The Therapeutic Goods Administration (TGA) has today provisionally approved the Pfizer/BioNTech COVID-19 vaccine for use in Australia.
The Pfizer vaccine has met strict standards for safety, quality and efficacy.
The TGA provisional approval is for individuals 16 years of age and older. Two doses will be required – at least 21 days apart.
A priority group of Australians are expected to now receive their first dose of the vaccine as soon as it can be received from Pfizer and the necessary checks are undertaken by the TGA, prior to its distribution.
The latest advice given to the Government from Pfizer is that shipping and the first vaccinations are expected to be in late February.
If there are delays in shipping or production, the possibility remains that commencement could be in early March, however guidance remains for late February.
Prime Minister Scott Morrison said the TGA approval was an important step in the fight against COVID-19.
“I welcome the TGA’s approval of the Pfizer vaccine, with our own Australian experts finding it is safe, effective and of a high standard,” the Prime Minister said.
“Australians should take confidence in the thorough and careful approach taken by our world-class safety regulator.
“Our priority has always been to keep Australians safe and protect lives and livelihoods. Today’s approval is another big step forward for our community, particularly in the protection of our most vulnerable people.”
Minister for Health Greg Hunt said the-world class regulators at the TGA have been working tirelessly to introduce a safe and effective COVID-19 vaccine in Australia.
“The TGA’s processes are I believe the best in the world and we have ensured that they are thorough.” Minister Hunt said.
“The TGA has placed safety above all else.”
“Australia’s high bar has been met; the vaccine has been approved as effective in stopping severe disease. I thank all those involved in the development and assessment of this COVID-19 vaccine, including the researchers, Pfizer, BioNTech and the medical experts at the TGA who have worked around the clock and over Christmas.”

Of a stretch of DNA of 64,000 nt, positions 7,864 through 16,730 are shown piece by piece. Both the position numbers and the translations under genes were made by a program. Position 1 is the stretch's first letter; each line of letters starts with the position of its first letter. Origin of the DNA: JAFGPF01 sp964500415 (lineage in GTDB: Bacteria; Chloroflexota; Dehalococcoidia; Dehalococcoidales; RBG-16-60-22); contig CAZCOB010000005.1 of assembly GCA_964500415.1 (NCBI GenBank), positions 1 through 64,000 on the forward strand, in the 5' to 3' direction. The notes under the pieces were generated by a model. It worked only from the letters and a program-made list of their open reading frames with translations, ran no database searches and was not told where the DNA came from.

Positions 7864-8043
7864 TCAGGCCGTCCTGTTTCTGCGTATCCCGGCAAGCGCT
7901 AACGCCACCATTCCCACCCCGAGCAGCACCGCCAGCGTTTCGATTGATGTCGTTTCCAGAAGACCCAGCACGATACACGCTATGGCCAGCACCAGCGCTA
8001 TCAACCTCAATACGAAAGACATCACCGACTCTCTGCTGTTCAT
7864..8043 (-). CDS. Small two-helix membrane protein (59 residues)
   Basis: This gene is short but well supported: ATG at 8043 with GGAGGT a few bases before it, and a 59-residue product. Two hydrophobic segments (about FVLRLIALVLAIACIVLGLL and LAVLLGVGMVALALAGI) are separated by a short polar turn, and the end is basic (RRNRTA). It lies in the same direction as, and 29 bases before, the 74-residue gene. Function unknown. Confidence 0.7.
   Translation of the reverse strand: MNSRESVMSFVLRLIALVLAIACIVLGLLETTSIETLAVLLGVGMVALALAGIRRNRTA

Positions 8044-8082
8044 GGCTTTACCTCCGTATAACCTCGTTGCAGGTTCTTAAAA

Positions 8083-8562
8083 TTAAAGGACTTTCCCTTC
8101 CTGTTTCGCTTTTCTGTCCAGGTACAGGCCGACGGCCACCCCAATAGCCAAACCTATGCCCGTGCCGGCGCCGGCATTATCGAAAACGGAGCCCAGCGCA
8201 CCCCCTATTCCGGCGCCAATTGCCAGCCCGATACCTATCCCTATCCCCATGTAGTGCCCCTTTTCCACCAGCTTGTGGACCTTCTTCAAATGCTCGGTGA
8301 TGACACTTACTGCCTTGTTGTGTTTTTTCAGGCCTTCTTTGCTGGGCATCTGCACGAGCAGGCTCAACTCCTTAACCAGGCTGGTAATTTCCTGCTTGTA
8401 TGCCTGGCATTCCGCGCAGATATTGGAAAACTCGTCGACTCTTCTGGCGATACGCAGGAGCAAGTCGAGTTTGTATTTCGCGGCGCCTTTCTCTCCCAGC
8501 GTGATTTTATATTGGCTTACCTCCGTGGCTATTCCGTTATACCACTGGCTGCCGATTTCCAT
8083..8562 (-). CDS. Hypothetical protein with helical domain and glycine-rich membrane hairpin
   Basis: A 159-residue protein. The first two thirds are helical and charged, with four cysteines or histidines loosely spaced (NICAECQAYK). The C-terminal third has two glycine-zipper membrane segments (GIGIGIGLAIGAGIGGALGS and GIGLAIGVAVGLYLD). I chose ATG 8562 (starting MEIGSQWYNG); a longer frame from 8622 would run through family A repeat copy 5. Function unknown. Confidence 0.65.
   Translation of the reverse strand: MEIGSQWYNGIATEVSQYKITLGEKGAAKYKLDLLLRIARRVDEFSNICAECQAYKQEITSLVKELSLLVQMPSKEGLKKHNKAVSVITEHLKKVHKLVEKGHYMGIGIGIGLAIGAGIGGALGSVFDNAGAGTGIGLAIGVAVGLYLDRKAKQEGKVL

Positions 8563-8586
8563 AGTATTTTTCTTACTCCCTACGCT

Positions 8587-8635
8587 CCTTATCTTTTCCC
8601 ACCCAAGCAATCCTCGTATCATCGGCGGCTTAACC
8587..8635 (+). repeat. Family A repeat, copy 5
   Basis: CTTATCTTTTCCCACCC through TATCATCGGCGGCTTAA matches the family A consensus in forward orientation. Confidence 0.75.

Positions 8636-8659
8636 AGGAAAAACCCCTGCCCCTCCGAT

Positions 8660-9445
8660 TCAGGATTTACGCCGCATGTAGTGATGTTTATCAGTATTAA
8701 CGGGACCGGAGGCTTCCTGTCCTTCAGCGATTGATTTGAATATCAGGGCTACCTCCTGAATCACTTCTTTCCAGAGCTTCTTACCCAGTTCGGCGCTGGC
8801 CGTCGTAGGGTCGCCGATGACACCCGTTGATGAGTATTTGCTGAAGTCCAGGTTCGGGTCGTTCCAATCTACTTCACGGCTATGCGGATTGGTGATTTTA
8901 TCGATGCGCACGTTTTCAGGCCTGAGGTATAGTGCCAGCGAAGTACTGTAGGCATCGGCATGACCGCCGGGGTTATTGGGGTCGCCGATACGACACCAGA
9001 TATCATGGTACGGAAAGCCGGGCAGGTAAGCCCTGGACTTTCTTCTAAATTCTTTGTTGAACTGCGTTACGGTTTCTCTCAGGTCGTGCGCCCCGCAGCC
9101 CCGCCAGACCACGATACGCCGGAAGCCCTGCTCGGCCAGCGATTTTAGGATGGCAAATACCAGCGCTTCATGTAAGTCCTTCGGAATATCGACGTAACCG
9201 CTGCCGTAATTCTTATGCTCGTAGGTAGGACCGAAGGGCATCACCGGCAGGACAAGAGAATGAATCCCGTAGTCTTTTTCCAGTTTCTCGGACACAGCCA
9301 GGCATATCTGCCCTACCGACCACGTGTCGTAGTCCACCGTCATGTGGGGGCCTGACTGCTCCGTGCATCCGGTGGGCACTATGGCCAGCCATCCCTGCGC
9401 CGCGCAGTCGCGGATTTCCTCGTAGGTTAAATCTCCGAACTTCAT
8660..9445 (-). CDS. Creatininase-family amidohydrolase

“This approval and the upcoming roll out of the vaccine will play an important part in our ability to manage the pandemic in 2021.”
“Australia’s vaccination program has been based on the medical advice from the medical expert panel led by Professor Brendan Murphy. As a result we are in the fortunate position of having secured 140 million doses of vaccine, one of the highest per capita rates in the world. We will continue to review the medical advice and monitor and adapt to developments around the world,” Minister Hunt said.
The Government continues to work with Pfizer on the final date of delivery of vaccines, noting that Pfizer has experienced some temporary production delays from its European manufacturing plant as it ramps up production to meet extraordinary global demand.
The Government’s latest advice remains that the first doses of Pfizer are expected to arrive and be rolled out in late February. Final dates will be confirmed by Pfizer shortly and are subject to shipping and distribution.
In Australia the vaccine will be rolled out in five phases over the coming months and, over time, will involve more than 1,000 vaccination administration sites.
Head of the TGA, Adjunct Professor John Skerritt said the TGA has been working non-stop to get the Pfizer vaccine assessed, while maintaining the most rigorous standards of safety, quality and efficacy.